Yang, H. (2002). Examination of perceptions of leisure boredom, personal characteristics, and family functions as predictors of aggressive behavioral tendencies of university students. (Doctoral dissertation, Indiana University, 2002). Dissertation Abstracts International, 63 (5-B), 2570.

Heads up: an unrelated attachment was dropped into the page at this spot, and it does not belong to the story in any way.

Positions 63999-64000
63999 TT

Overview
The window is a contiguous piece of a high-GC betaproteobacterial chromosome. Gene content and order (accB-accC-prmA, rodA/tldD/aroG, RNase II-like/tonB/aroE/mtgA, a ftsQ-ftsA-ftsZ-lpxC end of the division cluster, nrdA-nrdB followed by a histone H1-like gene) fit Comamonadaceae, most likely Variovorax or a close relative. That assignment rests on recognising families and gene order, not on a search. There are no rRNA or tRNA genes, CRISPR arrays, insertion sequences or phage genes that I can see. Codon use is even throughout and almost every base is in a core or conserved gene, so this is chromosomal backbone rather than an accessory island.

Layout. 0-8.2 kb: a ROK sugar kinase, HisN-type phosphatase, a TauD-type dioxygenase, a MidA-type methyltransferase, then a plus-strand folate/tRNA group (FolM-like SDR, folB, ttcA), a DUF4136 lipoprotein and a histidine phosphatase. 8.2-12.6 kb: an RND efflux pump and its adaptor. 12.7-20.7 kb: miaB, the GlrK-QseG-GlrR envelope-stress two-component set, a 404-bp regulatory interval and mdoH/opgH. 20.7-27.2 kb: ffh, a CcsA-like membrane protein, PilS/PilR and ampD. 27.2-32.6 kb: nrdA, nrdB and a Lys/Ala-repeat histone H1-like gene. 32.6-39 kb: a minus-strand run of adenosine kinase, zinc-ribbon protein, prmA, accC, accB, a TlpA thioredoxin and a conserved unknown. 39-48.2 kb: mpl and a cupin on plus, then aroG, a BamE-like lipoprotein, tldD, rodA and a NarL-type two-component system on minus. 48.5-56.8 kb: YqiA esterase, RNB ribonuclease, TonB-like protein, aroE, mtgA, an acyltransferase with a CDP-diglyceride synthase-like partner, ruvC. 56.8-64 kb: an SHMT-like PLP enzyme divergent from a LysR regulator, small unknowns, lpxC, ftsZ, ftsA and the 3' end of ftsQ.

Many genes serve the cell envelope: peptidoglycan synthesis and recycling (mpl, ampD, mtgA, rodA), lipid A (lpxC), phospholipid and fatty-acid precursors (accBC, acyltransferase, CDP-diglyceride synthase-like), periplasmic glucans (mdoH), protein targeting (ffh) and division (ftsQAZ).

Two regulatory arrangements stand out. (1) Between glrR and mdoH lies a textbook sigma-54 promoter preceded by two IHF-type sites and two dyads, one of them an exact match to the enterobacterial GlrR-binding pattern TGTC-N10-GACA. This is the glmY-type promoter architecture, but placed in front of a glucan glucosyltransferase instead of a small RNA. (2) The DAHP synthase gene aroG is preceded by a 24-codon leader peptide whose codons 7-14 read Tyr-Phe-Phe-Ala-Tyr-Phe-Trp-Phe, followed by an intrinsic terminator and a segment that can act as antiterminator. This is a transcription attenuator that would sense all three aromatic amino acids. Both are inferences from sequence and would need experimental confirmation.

Abstract: The purpose of this study was to examine university students’ aggressive behavioral tendencies. Students (n = 405) at Indiana University, Bloomington, Indiana, were selected as study sample. This study hypothesized that demographic variables (e.g., age, gender, class standing, racial minority status, and G.P.A. score) and study variables (e.g., leisure boredom, self-esteem, peer relation, sensation seeking, satisfaction with family life, impulsivity, preference for violent films, and interaction of leisure boredom and sensation seeking) were related to aggressive behavioral tendencies of this sample. First, zero-order correlations between the independent variables (e.g., demographic and research variables) and dependent variable (e.g., aggressive behavioral tendencies) were used to examine the relationships. Except for two variables (e.g., self-esteem and age), all demographic and study variables were found to be associated with aggressive behavioral tendencies. Second, simultaneous multiple regression analyses were utilized to identify significant predictors of aggressive behavioral tendencies. As a result, preference for violent films, racial minority status, G.P.A., and sensation seeking were found to be significant predictors of aggressive behavioral tendencies among university students. (PsycINFO Database Record (c) 2004 APA, all rights reserved)